Jul 17, 2020

Former Fed Chairs’ Testimony Transcript on How to Save U.S. Economy

Former Fed Chairs Testify on US Economy
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Former Federal Reserve Chairs Janet Yellen & Ben Bernanke testified before Congress on July 17. They gave their thoughts on how to save the economy amid the coronavirus pandemic. Read the full transcript of their testimony here.

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Jim Clyburn: (00:55)
Without objection, the chair is authorized to declare a recess of the committee at any time. I now recognize myself for an opening statement. Today the Select Subcommittee is pleased to welcome our distinguished panel, Dr. Ben Bernanke and Dr. Janet Yellen. Dr. Bernanke was appointed chair of the Federal Reserve by President George W. Bush in 2006, and oversaw the Federal Reserve’s response to the global financial crisis. Before his tenure as Fed chair, Dr. Bernanke served as the chair or President Bush’s Council of Economic Advisors. Dr. Yellen served as vice chair of the Federal Reserve until 2010 to 2014, before being appointed chair in 2014 by President Barack Obama. Dr. Yellen also previously served in the White House as chair of the Council of Economic Advisors. This is the first time that either Dr. Bernanke or Dr. Yellen has testified before Congress since stepping down from the Federal Reserve. These extraordinary times require Congress to seek out advice from experts with extraordinary experiences.

Jim Clyburn: (02:28)
As Congress works to end this economic crisis and enable a strong recovery, we are fortunate to benefit from their individual insights and gain from their unique position as Federal Reserve chairs during the last economic crisis and recovery. I want to thank both of them for agreeing to testify today. Six months into this crisis, the coronavirus pandemic continues to spiral out of control. Today, over three million Americans have tested positive for the virus, including a record breaking 75,600 confirmed yesterday, and more than 140,000 Americans have died, far more than any other country. This administration has not only failed to fix the problem, it has made things worse. The White House pushed states to reopen without a plan to keep everyone safe. As a result, we have new epicenters in Florida, Arizona, Texas, and here in my home state of South Carolina. Florida’s per capita infection is now 20% higher than New York’s was at the peak of their outbreak in April.

Jim Clyburn: (04:08)
And now the administration is undermining it’s own public health experts in the rush to reopen schools, again without a plan. Our nation’s unemployment is at a historic high. According to recent estimates, nearly 33 million Americans are collecting unemployment benefits. Just last week, several Federal Reserve officials expressed alarm that the country’s modest recovery is quote, “starting to level off.” This economic crisis has been especially damaging to communities of color, who as our witness recently wrote are quoted, “bearing a greater share of COVID-19 deaths and also face higher rates of unemployment than their white counterparts.” So the question for today’s hearing is, what can we do about it? First, we cannot address our economic woes until we first address the urgent public health crisis. It is far past time for the White House to take responsibility for this crisis and provide the much needed federal leadership and a clear national strategy to fight this pandemic.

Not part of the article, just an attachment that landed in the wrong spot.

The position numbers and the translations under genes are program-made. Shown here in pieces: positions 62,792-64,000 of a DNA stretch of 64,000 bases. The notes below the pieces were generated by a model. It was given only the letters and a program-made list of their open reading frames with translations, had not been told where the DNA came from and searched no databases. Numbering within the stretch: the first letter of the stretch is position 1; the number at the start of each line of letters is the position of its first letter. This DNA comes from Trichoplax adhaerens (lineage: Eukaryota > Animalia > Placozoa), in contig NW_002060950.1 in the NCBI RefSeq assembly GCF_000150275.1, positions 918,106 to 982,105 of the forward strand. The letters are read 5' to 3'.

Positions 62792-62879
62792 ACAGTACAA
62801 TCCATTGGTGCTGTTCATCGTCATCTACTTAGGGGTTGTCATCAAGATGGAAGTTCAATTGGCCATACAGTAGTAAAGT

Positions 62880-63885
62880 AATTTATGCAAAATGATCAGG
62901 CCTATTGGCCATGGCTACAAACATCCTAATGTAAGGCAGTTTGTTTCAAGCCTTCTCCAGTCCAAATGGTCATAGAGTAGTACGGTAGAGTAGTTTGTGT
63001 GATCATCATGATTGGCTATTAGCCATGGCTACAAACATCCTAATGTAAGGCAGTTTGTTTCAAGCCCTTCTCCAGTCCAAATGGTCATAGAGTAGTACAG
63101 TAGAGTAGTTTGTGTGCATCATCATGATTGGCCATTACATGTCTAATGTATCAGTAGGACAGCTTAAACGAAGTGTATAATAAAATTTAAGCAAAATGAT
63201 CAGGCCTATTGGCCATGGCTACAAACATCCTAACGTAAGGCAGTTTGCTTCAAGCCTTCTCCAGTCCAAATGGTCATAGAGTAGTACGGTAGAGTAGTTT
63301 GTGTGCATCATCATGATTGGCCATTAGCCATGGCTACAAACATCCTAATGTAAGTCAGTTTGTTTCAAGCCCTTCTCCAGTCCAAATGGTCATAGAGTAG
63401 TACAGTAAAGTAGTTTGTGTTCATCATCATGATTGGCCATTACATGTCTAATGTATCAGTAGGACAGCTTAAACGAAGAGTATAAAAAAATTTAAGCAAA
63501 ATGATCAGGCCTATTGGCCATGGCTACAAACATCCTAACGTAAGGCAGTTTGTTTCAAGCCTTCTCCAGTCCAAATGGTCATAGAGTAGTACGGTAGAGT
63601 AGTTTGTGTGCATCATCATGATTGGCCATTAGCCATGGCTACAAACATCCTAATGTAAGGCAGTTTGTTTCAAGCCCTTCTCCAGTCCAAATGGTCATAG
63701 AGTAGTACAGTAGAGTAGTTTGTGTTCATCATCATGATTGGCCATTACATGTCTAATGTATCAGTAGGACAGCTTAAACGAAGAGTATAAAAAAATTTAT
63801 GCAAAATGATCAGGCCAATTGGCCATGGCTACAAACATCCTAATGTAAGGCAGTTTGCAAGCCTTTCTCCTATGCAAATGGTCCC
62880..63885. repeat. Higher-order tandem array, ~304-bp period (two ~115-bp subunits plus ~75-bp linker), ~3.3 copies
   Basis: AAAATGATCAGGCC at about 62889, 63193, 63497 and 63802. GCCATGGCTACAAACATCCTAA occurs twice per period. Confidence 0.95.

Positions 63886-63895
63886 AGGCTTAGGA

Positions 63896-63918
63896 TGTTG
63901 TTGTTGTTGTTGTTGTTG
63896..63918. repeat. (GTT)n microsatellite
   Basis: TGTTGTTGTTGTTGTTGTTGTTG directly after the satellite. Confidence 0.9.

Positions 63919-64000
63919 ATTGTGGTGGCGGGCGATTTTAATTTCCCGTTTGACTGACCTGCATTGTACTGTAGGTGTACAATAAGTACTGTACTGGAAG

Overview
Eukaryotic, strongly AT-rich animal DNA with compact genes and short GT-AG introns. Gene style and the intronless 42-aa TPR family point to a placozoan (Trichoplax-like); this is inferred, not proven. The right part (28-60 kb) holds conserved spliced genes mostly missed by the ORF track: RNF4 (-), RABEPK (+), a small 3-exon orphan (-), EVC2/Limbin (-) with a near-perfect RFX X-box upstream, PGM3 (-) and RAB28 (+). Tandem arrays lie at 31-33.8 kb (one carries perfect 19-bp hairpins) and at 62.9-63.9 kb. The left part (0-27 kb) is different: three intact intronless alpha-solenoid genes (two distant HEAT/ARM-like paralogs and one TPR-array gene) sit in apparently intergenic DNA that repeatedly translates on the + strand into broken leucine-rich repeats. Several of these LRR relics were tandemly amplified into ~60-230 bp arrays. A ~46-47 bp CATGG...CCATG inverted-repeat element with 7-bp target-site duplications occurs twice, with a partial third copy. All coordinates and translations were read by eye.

Jim Clyburn: (05:47)
Second, the Federal Reserve and Treasury must act quickly to use the authority and funding Congress provided to help American families. This is an unprecedented crisis that requires an unprecedented response. While the Fed has taken significant steps to shore up credit markets and protect big businesses, it has done less to protect workers. In fact, the Fed’s primary mechanism to protect jobs, the Main Street Lending Program, has struggled to get off the ground. The Fed should do more to ensure the Main Street Lending Program is accessible for the small businesses who most need it and deserve this assistance, and to protect the workers this program was designed to help. Third, the White House must work with Congress to act boldly and decisively to prevent an economic catastrophe. American families and small businesses cannot wait any longer for relief. Congress must pass another economic recovery package that includes support for low wage workers and the unemployed, new assistance to states and localities, and programs that invest in public health.

Jim Clyburn: (07:33)
On May 15th, more than two months ago, the council passed the Heroes Act to do exactly that. I urge my colleagues in the Senate to end of the delays and pass this vital legislation. I’d also like to address one final point. After we announced this hearing, my Republican colleagues suggested we add a witness who is not a Federal Reserve chair or a former Federal Reserve chair. Now I have accepted every other witness my Republican colleagues have proposed, and I think it’s been five thus far. And I look forward to hearing from this proposed witness at a future date. But today, my goal is to hear from the unique insights from Chair Bernanke and Chair Yellen on their efforts to help our nation recover from the 2008 financial crisis as leaders of the Fed.